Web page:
Newport, RI: The Perfect Place for a Murder Mystery
(First published by Crime Reads Sept. 10 2021)
By definition, part of what makes a mystery a “cozy” is that it takes place within limited geographical boundaries. The action rarely takes the characters beyond the scope of a small town or neighborhood, where most of the inhabitants know one another, along with one another’s business, and there are often limited means of leaving, which puts both the suspects and potential victims at greater risk. Think And Then There Were None, or Murder on the Orient Express. In the former, the characters have gathered on a remote island. In the latter, they’re traveling on a train. They can’t simply hop in a car and go.
Newport is a small city at the southern end of Aquidneck Island. During the 1890s, when the Gilded Newport Mysteries are set, as well as now, those who live there year round tend to know one another and keep track of one another’s news. Most locals share a similar history: roots in Newport that extend back for at least several generations; often Irish or Portuguese heritage—or both; and a pervasive sense that there’s really no good reason to leave the island, but doing so constitutes a major trip that warrants packing the car (or, in the 1890s, the buggy) with supplies. Until the 1929 opening of the Mount Hope Bridge in Portsmouth at the northern end of the island, there were only two ways onto the mainland: trains that crossed the Sakonnet River into Tiverton and headed north, or by boat. In the 1890s, neither trains nor ferries ran at night, so unless one had access to a private vessel, one was stranded for the night.
What did being stranded mean? The center of Newport, huddled on the west side of the island, was predominately made up of narrow streets, either unpaved or cobblestone, lit by gas lanterns, with saltbox Colonials and Federal-style homes crowding the sidewalks. Walled gardens are common. Alleys and tiny side streets connect one area to another, at least for those who know the way. Along the waterfront, Thames Street was lined with one wharf after another, each housing shops, business, industries, warehouses, and taverns. The pungent odors of the day’s catches of fish and lobster would have permeated the air. Many a night, encroaching fog off the harbor added its veil to the town’s dim lighting and muffled its sounds, creating secretive nooks and crannies where anything might happen.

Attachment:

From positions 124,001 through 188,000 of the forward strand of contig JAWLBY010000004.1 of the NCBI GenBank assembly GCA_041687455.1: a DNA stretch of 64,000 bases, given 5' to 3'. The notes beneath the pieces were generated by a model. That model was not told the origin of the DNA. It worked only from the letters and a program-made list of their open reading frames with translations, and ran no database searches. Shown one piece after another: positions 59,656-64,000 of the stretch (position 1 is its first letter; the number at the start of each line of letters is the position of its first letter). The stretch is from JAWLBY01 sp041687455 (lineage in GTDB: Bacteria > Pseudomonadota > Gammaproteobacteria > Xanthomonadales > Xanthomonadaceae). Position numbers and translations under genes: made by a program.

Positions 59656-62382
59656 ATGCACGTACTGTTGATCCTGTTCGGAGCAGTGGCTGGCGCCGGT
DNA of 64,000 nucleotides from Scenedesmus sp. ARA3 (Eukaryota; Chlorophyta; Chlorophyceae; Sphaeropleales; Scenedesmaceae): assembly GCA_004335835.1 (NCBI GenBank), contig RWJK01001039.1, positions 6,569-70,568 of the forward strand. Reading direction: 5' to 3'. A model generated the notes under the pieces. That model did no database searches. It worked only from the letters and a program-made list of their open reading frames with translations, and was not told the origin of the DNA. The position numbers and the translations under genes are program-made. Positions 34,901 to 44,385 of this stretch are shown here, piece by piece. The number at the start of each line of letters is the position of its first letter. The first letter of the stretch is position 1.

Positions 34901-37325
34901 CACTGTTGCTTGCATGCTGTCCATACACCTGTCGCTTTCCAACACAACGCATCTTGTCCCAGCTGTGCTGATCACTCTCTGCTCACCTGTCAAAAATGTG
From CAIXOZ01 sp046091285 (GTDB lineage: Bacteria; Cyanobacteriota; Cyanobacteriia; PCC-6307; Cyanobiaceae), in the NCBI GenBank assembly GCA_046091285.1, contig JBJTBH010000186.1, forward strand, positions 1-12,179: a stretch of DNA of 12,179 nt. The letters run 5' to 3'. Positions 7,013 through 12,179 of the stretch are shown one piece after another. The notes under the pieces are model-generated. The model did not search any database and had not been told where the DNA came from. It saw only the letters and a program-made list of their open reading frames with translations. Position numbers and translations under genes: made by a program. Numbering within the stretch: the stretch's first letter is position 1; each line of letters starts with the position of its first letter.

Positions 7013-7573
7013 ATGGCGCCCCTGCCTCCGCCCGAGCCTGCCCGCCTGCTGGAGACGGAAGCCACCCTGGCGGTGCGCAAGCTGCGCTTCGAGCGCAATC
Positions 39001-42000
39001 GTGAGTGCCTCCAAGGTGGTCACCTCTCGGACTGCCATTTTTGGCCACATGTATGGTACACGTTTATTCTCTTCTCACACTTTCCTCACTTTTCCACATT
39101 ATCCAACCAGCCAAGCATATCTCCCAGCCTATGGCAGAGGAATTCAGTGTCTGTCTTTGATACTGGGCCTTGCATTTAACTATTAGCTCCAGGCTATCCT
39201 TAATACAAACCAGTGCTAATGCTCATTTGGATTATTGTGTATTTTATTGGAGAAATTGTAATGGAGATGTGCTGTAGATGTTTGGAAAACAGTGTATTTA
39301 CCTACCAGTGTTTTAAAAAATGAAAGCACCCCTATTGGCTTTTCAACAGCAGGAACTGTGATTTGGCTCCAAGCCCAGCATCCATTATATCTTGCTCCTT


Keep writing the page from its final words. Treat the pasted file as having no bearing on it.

This part of the city, in its northwest quadrant, has existed since well before the Revolution, in the early days surrounded by farmland. While we might like to think of this lovely seaside hamlet as a close-knit, hardworking, family-oriented place where the good folk looked after one another—and to a large extent, this was and is the case—it’s also true that crime has been prevalent throughout Newport’s history. Smuggling, theft, murder, prostitution, assault, drunkenness—none of these were uncommon occurrences. Because while, at its core, Newport has always been a small, intimate community, its population has always swelled temporarily depending on the time of year, usually the summer months, turning an almost isolated village into an international hub. And with the influx of diverse people (in the early days comprising seafarers from around the world), with varied customs, conflicting ideas, and opposing ambitions, well, to put it mildly, trouble could brew.